Powers of the courts and the executive:

  • There are almost certainly many defendants who could invoke the Criminal Law (Mentally Impaired Accused) Act but do not do so. Lawyers are probably not invoking the Act due to the risk of custody orders being imposed.
  • Discretion and flexibility are essential to doing justice and achieving community safety whenever an accused person has a mental impairment. The Act does not give the courts sufficient flexibility, especially in cases of unfitness to stand trial. Courts should have the option of community based supervision not just unconditional release or a custody order.
  • Currently, the procedures for overseeing custody orders lie with the executive arm of government, including the Board, the Attorney General and the Governor. Consideration should be given to streamlining these processes and also to injecting a degree of judicial oversight. Courts could be given the authority to oversee custody orders or, at least, to review them every one or two years.
  • Consideration should be given to setting a ‘limiting term’ when a custody order is made, as in other jurisdictions.

People held under custody orders:

  • Sixty three people, mostly male (95 per cent) and mostly adults (92 per cent), have been held on custody orders since the inception of the Act,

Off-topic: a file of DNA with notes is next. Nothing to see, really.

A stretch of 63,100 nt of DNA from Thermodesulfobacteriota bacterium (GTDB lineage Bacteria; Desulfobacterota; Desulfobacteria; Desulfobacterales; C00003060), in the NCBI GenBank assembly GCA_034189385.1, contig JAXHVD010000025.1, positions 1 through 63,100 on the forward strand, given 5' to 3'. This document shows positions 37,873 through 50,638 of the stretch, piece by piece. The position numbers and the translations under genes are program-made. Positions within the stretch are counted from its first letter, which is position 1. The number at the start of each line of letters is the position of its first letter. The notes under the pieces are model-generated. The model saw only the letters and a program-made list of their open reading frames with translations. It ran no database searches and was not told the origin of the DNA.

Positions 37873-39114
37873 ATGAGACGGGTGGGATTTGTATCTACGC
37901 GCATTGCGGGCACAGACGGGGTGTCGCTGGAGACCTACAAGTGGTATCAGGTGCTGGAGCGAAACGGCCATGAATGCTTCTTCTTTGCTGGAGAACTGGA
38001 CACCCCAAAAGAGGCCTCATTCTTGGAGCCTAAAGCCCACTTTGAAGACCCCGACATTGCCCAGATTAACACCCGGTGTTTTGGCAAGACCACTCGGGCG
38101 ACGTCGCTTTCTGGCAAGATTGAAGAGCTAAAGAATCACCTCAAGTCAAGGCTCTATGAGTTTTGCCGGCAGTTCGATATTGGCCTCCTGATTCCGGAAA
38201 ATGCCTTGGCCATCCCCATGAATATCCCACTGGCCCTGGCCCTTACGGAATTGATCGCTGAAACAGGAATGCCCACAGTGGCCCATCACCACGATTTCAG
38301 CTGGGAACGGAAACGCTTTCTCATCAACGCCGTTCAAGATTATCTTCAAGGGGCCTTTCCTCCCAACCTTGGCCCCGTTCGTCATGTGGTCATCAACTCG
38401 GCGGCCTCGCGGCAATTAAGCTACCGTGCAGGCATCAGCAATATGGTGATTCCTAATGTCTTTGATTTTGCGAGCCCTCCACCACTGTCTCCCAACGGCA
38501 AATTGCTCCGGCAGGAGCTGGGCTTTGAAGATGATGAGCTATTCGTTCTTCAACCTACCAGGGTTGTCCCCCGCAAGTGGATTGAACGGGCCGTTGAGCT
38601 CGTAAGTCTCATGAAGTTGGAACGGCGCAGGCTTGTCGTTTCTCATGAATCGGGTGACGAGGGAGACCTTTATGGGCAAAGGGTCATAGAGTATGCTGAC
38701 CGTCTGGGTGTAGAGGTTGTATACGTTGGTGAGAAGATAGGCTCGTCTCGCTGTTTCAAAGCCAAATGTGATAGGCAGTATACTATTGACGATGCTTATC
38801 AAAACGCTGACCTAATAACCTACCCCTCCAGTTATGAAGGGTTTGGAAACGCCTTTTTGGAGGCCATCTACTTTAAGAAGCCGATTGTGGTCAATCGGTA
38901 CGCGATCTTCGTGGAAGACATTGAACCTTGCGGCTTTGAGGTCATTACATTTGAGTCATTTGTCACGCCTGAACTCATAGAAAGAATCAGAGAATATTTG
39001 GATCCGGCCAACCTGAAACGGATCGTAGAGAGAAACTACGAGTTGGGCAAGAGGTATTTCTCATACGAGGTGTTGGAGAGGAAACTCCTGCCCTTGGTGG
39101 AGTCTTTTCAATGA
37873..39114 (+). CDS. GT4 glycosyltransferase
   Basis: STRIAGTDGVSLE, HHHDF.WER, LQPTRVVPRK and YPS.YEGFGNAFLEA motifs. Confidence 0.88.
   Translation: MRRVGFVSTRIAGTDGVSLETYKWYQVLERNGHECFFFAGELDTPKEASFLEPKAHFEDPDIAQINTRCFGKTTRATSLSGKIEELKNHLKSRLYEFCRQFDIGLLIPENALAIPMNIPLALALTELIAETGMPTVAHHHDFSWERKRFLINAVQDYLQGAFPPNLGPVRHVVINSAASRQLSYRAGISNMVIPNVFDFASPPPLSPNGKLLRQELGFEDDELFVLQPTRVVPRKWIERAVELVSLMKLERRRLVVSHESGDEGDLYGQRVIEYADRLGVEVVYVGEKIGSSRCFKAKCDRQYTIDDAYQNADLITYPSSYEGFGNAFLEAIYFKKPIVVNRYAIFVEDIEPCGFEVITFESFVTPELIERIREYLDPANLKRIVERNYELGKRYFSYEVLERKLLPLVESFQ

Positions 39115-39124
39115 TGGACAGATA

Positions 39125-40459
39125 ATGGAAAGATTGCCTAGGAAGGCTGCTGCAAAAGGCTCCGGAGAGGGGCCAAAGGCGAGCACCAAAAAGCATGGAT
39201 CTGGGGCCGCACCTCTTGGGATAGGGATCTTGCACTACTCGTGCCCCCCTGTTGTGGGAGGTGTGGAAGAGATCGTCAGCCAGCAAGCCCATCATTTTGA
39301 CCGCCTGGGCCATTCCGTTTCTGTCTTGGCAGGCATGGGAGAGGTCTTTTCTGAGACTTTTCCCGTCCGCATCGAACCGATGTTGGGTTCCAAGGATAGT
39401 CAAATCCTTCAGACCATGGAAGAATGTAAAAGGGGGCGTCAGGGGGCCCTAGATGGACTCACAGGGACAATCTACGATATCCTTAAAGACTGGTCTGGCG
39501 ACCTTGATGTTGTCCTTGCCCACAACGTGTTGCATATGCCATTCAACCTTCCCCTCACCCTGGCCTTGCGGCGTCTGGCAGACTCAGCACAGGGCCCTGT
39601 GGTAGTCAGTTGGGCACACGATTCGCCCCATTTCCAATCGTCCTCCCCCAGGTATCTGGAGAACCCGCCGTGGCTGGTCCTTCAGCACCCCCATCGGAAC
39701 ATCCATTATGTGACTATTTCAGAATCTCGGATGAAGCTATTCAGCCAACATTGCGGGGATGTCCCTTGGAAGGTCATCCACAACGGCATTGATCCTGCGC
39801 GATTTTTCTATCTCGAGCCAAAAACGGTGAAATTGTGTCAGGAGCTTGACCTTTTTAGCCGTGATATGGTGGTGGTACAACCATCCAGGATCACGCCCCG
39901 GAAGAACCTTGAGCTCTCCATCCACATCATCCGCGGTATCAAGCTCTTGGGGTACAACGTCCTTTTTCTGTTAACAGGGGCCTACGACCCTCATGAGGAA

• Around 30 per cent of people held under custody orders were Aboriginal.
  • Almost half of the non-Aboriginal people were facing charges of murder or attempted murder. Only 11 per cent of the Aboriginal people faced such charges and Aboriginal people are generally held under the Act for much less serious alleged offences. (Read more)
  • Aboriginal people were far more likely to be detained in prison than an authorised hospital. In many cases, they are being held far longer than their offence would normally warrant. (Read more)
  • Despite the limited places, over half (57%) the people ever held under the Act were placed in an authorised hospital. These people have generally been charged with significantly more serious offences than those held in prison, with more than half of the hospital detainees held for murder or attempted murder. Regardless these people tended to progress to release faster than people placed in prison. (Read more)
  • Over half of the hospital detainees have been discharged from the Act compared with only a quarter of those placed in prison.
  • All those with a cognitive impairment are held in prison because there are no other alternatives. People with a treatable mental illness may also be held in prison due to the shortage of secure forensic mental health beds. (Read more)  Prison is an inappropriate place for these people to be accommodated, leading to institutionalisation and increased risk of violence. (Read more)
  • Co-ordination and communication between stakeholders planning the release of people under the Act
    • is better in the mental health system (Frankland) than in prisons.
    • has improved in recent years for those held in prisons but remains fragmented.



Page last updated: June 9, 2014